They saved what they were able to – including some rare items that were the only available copies in Australia – and began to work with vendors like ProQuest to determine what could be acquired and accessed electronically. “It turned out we had a number of titles through our DDA (demand-driven acquisition) collection that were absolute gold in helping people through this time,” Missingham said. They also reached out to the community and received more than 1,000 titles via donation.
Additional support came from vendors. “ProQuest was the first vendor we reached out to. We gave them the files of our serials and monograph holdings, and they did a lot of comparative analysis. They were thinking not only about what we needed to replace, but how they could help ANU build a collection that would really stand the test of time for future research and education,” she said. In particular, this gave the library a chance to implement a new acquisition workflow based on usage evidence, as well as make other purchases which Chifley had been keen to do.
A Positive Outcome
While the library is now safe for users and staff, Chifley is still working to fix damages and hope that they’ll be back at full service sometime in mid-2019.
Missingham said that by going through a disaster like this – “not that we encourage disasters for collection building,” she said – had a positive side. It forced ANU to re-evaluate its strategies for collections and business continuity.
She and her staff learned four key lessons:
They already had solid business continuity plans in place but needed to re-evaluate them to be more flexible in the event of a natural disaster.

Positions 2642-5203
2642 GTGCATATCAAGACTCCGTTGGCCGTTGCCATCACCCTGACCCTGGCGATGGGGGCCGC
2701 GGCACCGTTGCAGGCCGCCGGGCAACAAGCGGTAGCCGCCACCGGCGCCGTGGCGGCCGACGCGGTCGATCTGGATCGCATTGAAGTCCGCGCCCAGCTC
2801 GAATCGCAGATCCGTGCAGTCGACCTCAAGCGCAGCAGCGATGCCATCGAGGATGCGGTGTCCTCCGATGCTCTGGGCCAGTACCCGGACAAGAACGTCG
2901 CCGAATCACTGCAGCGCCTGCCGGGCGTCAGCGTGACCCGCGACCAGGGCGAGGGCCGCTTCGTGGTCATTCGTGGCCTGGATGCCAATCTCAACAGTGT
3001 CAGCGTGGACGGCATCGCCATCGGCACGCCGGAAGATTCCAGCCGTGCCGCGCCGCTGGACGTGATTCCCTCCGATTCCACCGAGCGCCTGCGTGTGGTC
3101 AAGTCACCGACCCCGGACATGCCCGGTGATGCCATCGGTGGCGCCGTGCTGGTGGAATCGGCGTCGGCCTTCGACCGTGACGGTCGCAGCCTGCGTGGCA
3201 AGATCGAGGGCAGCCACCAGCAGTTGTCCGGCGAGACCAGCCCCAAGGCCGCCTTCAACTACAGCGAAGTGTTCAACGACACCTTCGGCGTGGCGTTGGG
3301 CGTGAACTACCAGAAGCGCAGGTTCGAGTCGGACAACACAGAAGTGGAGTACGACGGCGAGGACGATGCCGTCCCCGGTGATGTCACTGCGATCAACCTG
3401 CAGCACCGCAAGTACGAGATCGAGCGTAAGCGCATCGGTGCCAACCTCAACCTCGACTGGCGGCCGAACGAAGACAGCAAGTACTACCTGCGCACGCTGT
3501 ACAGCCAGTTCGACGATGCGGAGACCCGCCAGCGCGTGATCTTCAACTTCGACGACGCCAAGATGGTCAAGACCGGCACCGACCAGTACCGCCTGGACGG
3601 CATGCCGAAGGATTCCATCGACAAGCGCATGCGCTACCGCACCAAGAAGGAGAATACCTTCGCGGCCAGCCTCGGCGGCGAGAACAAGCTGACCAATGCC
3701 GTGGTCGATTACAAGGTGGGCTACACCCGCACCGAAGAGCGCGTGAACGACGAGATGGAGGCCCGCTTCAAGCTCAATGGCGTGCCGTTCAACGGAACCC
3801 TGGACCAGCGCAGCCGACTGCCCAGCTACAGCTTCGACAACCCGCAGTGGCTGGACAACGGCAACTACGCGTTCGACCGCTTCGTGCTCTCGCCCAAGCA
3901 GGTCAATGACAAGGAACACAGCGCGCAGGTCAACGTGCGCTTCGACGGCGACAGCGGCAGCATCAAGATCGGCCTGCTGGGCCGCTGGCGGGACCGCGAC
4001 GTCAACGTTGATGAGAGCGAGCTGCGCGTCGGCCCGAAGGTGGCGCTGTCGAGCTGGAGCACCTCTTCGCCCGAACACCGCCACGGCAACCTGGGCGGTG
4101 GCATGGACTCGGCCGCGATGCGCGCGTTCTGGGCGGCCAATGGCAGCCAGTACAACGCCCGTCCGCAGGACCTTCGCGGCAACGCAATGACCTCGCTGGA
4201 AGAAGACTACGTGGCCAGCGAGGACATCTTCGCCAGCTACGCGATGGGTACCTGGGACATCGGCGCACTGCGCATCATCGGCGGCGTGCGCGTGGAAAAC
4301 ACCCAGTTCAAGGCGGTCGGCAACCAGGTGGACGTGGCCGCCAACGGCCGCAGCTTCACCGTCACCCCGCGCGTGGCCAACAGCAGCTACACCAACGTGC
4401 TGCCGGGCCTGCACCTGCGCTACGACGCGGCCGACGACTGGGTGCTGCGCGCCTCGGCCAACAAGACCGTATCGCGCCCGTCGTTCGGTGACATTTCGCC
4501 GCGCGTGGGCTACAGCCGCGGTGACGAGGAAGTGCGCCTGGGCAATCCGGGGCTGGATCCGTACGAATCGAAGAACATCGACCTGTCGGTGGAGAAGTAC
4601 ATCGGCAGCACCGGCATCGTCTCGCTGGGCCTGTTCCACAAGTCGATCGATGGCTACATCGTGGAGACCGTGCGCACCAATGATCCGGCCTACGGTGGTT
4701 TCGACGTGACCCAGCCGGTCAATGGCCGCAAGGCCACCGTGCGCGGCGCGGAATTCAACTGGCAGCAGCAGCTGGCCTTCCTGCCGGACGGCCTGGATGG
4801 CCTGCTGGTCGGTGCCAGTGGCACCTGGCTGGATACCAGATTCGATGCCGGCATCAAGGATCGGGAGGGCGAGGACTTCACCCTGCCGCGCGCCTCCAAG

They needed to keep some disaster-recovery supplies on-hand, like plastic boxes, in case something like this happened again.
They needed to invest more into proper collection storage. “Collection storage isn't a sexy issue, so it’s always been hard to bring attention to it,” Missingham said. “Through this tragedy, we’ve been able to do that.”
They began to see even more value in electronic resources, like ebooks, for continuity of service. “I talked to one of our senior lecturers in Australian politics who said that because of the remarkable lot of electronic resources that we had, there was hardly any interruption to his teaching,” she said. “That was fantastic for us to hear.”
And emerging from the ashes – or the mold – will hopefully be a brand-new resource. ANU has approved the detailed investigation and design of a new library and storage system that would protect monographs from water and humidity damage. “With luck, in another three-and-a-half years, we'll be opening a new library and collection store,” Missingham said.
One thing Missingham stressed is that although this flood was traumatic for them, the Chifley staff went above and beyond what could ever have been expected of them. “I cannot say strongly enough how much I respected their professionalism. It was an exhausting time, and people put in a lot of work and emotional energy,” she said. “It ultimately built a stronger team.”
Alison Roth is the lead business blogger at ProQuest. A former journalist, she enjoys AP style, direct quotes and a good Oxford Comma debate. She was inspired to become a writer many years ago by Miami Herald columnist Dave Barry, and is still influenced by his style to this day. You can follow Alison on Instagram at @five_speed_